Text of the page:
Expert Commentary

School crime control and prevention

2009 Duke University and the University of Maryland study looking at school characteristics that influence the level of crime.

A report by the National Center for Education Statistics finds that, in 2007, about 1.5 million students between the ages of 12 to 18 were victims of nonfatal crimes at school. About 85% of public schools recorded at least one violent crime, theft or other crime during the 2007-2008 school year.

The prevalence of school crime imposes substantial monetary and non-monetary costs on students and teachers alike.  A 2009 paper by researchers from Duke University and the University of Maryland, “School Crime Control and Prevention,” reviews past studies that considered the various school characteristics that have influenced the level of crime in schools.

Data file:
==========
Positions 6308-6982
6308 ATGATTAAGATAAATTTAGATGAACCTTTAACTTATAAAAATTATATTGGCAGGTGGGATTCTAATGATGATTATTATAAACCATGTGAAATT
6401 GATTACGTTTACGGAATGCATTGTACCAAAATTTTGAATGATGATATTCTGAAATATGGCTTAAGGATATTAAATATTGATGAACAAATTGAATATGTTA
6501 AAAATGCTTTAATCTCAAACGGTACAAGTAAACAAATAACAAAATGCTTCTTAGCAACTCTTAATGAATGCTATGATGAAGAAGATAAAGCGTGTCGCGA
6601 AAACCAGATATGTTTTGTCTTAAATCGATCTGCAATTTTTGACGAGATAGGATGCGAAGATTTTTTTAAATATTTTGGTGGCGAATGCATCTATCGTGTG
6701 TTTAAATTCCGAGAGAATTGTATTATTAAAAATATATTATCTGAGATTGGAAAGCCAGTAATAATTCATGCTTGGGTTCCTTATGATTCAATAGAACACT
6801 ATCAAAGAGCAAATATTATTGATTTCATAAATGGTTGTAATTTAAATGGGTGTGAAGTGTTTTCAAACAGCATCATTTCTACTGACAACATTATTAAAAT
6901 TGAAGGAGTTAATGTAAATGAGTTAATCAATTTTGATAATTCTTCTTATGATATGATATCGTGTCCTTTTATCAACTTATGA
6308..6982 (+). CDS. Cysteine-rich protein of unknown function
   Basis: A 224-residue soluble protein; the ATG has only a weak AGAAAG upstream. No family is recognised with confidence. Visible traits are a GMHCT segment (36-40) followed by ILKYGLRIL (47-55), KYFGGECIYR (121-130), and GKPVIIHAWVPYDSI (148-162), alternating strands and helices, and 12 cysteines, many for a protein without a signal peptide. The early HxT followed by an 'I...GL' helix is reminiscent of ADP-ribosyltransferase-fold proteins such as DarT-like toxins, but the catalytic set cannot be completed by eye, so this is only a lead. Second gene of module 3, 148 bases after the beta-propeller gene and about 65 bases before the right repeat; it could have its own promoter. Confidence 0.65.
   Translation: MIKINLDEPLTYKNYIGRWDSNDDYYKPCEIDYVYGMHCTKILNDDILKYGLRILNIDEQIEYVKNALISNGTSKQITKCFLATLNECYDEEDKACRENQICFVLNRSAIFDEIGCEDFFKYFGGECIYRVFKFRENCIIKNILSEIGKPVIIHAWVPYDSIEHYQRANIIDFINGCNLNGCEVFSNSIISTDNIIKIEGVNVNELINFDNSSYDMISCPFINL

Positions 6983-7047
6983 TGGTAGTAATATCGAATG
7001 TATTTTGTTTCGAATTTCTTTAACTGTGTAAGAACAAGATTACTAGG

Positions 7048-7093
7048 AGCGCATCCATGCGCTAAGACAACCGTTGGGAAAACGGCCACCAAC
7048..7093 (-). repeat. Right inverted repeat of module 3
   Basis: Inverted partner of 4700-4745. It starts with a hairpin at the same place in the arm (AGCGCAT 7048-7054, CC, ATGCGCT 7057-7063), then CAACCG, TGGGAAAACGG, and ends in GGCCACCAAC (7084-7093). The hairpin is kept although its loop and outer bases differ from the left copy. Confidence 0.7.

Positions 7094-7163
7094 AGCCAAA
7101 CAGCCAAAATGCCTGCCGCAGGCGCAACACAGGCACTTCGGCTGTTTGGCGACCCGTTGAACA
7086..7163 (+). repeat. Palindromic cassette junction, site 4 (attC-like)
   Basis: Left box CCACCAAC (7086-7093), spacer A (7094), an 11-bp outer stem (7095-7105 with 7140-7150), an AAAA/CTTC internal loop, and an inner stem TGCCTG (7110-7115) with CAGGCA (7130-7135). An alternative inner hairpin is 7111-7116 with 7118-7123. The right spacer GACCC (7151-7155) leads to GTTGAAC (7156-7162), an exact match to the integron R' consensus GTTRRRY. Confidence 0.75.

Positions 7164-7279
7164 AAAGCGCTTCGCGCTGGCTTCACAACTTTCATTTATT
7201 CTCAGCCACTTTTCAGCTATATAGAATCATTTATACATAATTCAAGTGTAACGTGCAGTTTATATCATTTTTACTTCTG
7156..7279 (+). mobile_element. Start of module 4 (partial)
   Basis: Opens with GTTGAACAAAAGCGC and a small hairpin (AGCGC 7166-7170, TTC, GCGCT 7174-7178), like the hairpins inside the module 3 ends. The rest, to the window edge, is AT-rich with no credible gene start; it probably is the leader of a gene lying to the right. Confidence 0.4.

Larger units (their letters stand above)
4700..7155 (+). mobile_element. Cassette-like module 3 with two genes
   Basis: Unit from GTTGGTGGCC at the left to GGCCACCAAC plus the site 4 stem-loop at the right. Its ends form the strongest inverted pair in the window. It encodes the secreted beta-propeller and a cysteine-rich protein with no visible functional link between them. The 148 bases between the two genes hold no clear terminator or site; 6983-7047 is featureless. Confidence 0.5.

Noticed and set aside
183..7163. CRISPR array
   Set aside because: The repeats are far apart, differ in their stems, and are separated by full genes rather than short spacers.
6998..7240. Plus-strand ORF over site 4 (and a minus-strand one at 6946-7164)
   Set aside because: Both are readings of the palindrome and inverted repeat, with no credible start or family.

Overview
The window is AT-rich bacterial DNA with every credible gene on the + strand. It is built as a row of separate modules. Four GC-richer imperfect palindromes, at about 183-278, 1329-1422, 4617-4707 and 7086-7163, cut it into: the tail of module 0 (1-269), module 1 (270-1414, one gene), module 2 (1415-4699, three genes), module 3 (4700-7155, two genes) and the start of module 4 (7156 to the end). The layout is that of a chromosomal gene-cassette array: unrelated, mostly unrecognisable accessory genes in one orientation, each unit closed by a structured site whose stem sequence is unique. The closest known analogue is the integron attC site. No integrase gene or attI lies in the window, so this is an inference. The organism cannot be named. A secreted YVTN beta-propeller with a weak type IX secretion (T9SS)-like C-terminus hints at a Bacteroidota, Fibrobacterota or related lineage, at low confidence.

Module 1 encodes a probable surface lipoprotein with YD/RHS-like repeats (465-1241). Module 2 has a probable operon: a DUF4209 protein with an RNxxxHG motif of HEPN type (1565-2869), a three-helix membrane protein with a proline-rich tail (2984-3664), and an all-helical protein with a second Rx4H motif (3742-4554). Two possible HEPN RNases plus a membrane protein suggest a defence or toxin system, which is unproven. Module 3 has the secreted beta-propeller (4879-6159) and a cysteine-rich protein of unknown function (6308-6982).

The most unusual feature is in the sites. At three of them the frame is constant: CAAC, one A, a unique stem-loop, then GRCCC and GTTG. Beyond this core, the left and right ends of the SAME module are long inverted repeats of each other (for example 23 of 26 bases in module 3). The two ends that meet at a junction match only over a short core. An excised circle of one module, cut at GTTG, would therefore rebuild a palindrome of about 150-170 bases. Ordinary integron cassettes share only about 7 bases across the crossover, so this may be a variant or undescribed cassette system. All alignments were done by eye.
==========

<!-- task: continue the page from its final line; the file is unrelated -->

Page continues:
The paper’s key findings include:

  • The higher the number of students who are actively delinquent outside school, the greater the school crime rate.
  • Positive school norms and bonds with adults in the school and communal social organizations can reduce problem behaviors.
  • Strong and effective discipline management as well as involving students in the establishment of mechanisms for reducing misbehavior can be effective.
  • Compared with larger schools, smaller schools are not found to be more effective in limiting problem behaviors.

The authors conclude by providing some recommendations on future research directions.  These include improving data quality, identifying additional variables to be included in studies and verifying the causal link between crime and school climate.

New York Times photo by Scott Olson. Tags: crime, poverty, African-American.

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